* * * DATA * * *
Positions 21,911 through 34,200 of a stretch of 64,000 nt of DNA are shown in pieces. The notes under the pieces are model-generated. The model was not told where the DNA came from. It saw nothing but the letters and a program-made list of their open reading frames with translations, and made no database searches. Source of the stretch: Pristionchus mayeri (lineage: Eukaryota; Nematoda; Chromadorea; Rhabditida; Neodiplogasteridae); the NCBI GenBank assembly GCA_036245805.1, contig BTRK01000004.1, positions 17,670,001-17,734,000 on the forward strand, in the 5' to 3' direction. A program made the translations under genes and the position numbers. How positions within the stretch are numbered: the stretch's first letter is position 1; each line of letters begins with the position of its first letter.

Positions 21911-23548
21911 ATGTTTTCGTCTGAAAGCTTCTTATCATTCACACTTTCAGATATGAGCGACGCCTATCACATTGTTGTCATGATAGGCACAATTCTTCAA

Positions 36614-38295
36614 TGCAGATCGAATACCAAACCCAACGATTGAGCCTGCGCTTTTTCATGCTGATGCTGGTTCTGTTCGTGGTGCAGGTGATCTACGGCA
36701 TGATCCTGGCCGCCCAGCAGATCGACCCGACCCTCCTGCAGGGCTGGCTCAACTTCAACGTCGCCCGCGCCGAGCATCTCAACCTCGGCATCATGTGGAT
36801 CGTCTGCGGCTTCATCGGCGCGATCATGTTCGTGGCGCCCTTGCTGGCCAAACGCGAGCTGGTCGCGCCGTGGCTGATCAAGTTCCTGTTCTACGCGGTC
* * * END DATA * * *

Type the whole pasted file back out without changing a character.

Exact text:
Positions 21,911 through 34,200 of a stretch of 64,000 nt of DNA are shown in pieces. The notes under the pieces are model-generated. The model was not told where the DNA came from. It saw nothing but the letters and a program-made list of their open reading frames with translations, and made no database searches. Source of the stretch: Pristionchus mayeri (lineage: Eukaryota; Nematoda; Chromadorea; Rhabditida; Neodiplogasteridae); the NCBI GenBank assembly GCA_036245805.1, contig BTRK01000004.1, positions 17,670,001-17,734,000 on the forward strand, in the 5' to 3' direction. A program made the translations under genes and the position numbers. How positions within the stretch are numbered: the stretch's first letter is position 1; each line of letters begins with the position of its first letter.

Positions 21911-23548
21911 ATGTTTTCGTCTGAAAGCTTCTTATCATTCACACTTTCAGATATGAGCGACGCCTATCACATTGTTGTCATGATAGGCACAATTCTTCAA

Positions 36614-38295
36614 TGCAGATCGAATACCAAACCCAACGATTGAGCCTGCGCTTTTTCATGCTGATGCTGGTTCTGTTCGTGGTGCAGGTGATCTACGGCA
36701 TGATCCTGGCCGCCCAGCAGATCGACCCGACCCTCCTGCAGGGCTGGCTCAACTTCAACGTCGCCCGCGCCGAGCATCTCAACCTCGGCATCATGTGGAT
36801 CGTCTGCGGCTTCATCGGCGCGATCATGTTCGTGGCGCCCTTGCTGGCCAAACGCGAGCTGGTCGCGCCGTGGCTGATCAAGTTCCTGTTCTACGCGGTC